There’s a candle burning somewhere in this room too, coating the atmosphere in the aromatic embrace of a sugar-cookie-scented haze. The walls are even painted an equally cheery and contemplative robin’s-egg blue, and on the wall in front of me, there’s a large painting of a shoreline at sunset, the sky a pink, lavender and orange swirl above the dark ocean blue broken by the occasional frothy white wave tips. Written in the sky with a glittering gold is the inspiration to Choose Peace.

Like it’s a choice.

“Do you still miss him?” Sheila asks.

Do I have any other choice? I think as I give her my standard nod. I watch her scribble something down on the notepad in her lap and imagine the words one year later, still no progress appearing in her neat, looping handwriting.

“Would you say your grief has gotten less intense than it was a year ago?”

This time there’s a slight pause before my shrug. She smiles kindly as she scribbles something else down in her notebook. Perhaps one year later, still no slight progress. Only I know it isn’t progress that gave me pause, but the struggle to silently explain how my grief has simply become a part of me now, like a second vital organ that has taken root in my chest, sitting heavy beneath my throat.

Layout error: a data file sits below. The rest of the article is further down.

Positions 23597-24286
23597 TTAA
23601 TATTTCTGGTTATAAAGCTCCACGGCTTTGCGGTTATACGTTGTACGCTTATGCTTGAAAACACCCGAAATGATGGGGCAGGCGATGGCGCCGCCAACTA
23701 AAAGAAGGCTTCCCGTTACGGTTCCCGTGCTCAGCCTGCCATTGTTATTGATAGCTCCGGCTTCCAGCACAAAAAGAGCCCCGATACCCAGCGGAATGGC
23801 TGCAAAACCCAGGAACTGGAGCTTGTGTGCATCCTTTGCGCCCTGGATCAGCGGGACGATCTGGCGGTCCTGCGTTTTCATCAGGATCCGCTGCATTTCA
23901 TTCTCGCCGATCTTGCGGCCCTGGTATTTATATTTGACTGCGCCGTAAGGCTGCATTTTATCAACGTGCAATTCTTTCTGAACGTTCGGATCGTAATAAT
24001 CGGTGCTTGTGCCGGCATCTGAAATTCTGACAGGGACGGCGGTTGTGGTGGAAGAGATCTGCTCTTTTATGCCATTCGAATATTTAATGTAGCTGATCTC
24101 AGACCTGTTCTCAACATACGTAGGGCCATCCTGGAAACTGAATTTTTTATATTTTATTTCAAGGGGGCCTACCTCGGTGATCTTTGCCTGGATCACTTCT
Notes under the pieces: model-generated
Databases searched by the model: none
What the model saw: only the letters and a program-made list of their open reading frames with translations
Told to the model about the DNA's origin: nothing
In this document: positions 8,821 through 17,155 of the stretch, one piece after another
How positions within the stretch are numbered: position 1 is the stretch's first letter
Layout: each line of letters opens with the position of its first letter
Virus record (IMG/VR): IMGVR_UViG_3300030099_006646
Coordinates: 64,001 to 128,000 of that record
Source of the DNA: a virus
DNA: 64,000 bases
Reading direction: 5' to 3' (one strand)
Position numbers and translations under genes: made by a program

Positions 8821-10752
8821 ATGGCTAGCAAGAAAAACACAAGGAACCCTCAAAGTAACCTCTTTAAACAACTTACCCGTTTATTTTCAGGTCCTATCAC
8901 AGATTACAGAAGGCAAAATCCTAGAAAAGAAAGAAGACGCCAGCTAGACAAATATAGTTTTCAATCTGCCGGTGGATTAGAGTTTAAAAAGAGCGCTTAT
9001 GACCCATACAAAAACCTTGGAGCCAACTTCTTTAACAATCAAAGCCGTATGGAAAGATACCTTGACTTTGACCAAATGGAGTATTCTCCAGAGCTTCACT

Brad was supposed to be the love of my life. 

Loving him had been easy–as automatic as breathing.

Of course, he was just a cootie-ridden boy a year older than me when we had first met. But as the only children within walking distance of each other in the most rural part of our small Texas town, we quickly bonded over tree fort building and games of make-believe.

I was thirteen when he became my first kiss. I remember I’d just had my braces put on and was feeling entirely self-conscious when I showed up for Brad’s weekly family movie night I’d been attending for years. Normally, I sat next to Brad on the couch so we could share a bowl of popcorn, but that night I made sure his mom sat between us, avoiding the chance of catching kernels in my teeth as well as any casual conversation that would showcase the intruding metal in my mouth.